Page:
Earlier this month, St. Mary’s partnered with The Society of St. Vincent de Paul (SSVP) to host an exciting day-long workshop on our historic campus centered around the theme of “Hunger” in our community. This theme was chosen due to its relevancy, as many Calgarians are struggling with the reality of food scarcity. Beyond the lack of food, the prism of hunger relates to our need to find meaning in suffering, our ability to connect with others in need, and our ability to ensure the provision of food for all.
Traditionally, the SSVP holds an “Ozanam Day” (named in honour of their founder, Blessed Frédéric Ozanam) as a day of spiritual reflection and renewal. This year, the SSVP partnered with StMU to make this event broader and more collaborative. We were thrilled to see that this partnership was a success, with nearly 100 participants. Thank you to everyone who attended this event and collaborated with community partners to best address these pressing social problems!
This event occurred on September 17, 2022 in McGivney Hall, and the day started with an optional Catholic Mass and spiritual reflection – which all guests were welcome to attend. The reality of food scarcity and how hunger affects real people in Calgary was then brought to the forefront with presentations from local non-profit organizations (both Catholic and secular) that work on the front lines of our community with marginalized populations.
This included presentations from:
• Calgary Catholic Immigration Society – Jouhayna El Chamy, Sponsorship Program Coordinator
• Assumption of the Blessed Virgin Mary (Ukrainian Catholic) – Andrew Ilnycky, Newcomer Welcoming Committee for Assistance to Evacuees from Ukraine
• Centre for Newcomers – Ayotunde Kayode, Director, Community Relationships & Mentorship
• Vibrant Communities Calgary – Sarelle Azuelos, Community Engagement and Facilitation Specialist,
• Calgary Food Bank – James McAra, CEO
• Calgary Homeless Foundation – Patricia Jones, CEO
Calgarians currently facing the reality of food scarcity were also invited to speak, and shared their own account of what food scarcity looks like for them. This includes anxiety over how they will secure their next meal, having to choose between bills and food, and keeping a detailed list on what grocery stores are running sales on select days of the week. This can mean going to Safeway to try and buy pasta on a Tuesday, Superstore to look through the meat section at 11:00 pm on a Thursday, and Walmart to find a deal on canned food over the weekend.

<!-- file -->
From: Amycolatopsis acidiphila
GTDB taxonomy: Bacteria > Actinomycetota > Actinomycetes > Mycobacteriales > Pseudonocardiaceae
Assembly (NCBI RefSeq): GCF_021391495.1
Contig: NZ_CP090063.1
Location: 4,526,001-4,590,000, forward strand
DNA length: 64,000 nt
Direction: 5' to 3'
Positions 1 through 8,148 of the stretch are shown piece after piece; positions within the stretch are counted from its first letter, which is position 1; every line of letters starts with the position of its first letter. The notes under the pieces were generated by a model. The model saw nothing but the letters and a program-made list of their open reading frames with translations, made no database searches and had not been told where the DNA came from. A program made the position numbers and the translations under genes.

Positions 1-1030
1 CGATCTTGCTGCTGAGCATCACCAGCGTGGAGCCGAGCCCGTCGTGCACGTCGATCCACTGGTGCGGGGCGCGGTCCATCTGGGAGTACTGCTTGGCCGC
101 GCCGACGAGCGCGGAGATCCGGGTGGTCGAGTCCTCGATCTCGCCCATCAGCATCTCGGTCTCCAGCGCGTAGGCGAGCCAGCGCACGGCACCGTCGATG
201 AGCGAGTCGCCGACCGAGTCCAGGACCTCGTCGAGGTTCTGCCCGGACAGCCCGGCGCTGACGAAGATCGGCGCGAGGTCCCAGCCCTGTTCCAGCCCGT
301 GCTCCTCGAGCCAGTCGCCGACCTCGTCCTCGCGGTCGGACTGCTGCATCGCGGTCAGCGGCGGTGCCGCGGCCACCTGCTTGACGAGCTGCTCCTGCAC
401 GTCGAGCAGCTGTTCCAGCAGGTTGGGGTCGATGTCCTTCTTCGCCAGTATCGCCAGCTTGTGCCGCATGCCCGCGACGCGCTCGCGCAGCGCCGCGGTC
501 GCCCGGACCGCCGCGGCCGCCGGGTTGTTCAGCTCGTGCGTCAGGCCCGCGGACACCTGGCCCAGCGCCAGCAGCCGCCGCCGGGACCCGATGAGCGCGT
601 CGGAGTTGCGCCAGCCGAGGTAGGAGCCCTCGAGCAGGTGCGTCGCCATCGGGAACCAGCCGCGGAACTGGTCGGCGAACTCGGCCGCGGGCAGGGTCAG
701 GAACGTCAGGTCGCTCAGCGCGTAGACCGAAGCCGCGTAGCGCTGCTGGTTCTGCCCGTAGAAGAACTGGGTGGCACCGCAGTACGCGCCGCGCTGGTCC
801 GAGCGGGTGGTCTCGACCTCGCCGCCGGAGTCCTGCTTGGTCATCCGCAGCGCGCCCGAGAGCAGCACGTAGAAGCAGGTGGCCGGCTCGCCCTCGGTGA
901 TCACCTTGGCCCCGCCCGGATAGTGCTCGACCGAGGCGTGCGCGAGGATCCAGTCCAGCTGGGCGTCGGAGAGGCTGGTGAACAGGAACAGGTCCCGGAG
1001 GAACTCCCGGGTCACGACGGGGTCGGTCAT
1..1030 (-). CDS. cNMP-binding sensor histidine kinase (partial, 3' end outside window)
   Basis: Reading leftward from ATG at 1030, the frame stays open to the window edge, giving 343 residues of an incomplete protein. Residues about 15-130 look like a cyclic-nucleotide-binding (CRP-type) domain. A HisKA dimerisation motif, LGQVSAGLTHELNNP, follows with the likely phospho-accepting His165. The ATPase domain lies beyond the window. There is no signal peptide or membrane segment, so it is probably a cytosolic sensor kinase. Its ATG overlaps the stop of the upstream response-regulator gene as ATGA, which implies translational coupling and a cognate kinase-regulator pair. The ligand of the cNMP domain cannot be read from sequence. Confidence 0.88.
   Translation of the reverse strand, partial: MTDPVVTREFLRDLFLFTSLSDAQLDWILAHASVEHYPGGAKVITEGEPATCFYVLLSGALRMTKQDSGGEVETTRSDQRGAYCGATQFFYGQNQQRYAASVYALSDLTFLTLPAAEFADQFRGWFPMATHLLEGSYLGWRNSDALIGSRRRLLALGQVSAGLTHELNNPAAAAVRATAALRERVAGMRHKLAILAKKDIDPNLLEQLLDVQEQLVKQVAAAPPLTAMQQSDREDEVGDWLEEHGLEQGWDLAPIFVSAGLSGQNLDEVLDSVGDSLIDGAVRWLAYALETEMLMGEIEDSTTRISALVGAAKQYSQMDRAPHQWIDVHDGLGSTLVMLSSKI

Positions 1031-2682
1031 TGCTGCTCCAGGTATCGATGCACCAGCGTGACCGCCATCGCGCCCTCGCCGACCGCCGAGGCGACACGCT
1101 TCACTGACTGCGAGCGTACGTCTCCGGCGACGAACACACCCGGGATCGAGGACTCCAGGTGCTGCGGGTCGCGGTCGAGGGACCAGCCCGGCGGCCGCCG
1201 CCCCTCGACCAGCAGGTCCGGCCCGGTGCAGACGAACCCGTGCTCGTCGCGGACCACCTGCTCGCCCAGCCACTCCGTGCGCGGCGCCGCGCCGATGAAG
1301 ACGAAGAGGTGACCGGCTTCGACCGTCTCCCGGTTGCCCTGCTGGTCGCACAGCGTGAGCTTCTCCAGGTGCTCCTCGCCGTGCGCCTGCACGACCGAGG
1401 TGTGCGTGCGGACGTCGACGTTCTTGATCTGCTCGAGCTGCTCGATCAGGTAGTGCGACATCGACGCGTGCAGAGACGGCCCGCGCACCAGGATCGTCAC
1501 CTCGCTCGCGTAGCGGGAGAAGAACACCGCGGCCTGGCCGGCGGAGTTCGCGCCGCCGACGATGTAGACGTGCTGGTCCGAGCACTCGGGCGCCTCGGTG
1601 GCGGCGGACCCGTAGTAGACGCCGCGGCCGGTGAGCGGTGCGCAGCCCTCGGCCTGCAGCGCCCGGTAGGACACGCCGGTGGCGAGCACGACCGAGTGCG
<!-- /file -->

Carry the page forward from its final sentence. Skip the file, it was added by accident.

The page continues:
These presentations were divided into three core topics: See, Judge, and Act. This was intended to:
- Show workshop participants the reality of food scarcity in Calgary
- Help them understand what is currently being done to address this issue
- Encourage them to work together to identify new and innovative solutions
In addition to presentations from local non-profits, there was also a Keynote address by Derek Cook (Director of the Canadian Poverty Institute, Ambrose University) to discuss his new book The Art of Hope: Healing the Wounded City.
At the end of this workshop, attendees had come up with a variety of potential solutions to address the reality of food scarcity in Calgary and were challenged to think beyond aiding people with non-perishable food, but to think of innovative ideas to get fresh vegetables, fruit and protein that is accessible for everyone.
This event provided an opportunity to network and for people doing similar work with the same goal to find ways to work together to help newcomers – especially recent Ukrainian immigrants. One of the biggest take-aways for participants was that food scarcity and accessibility are not considered to be solitary issues, and other challenges people face such as shelter and unemployment must be addressed.
Thank you again to The Society of St. Vincent de Paul and our panelists and attendees for making this a day to remember!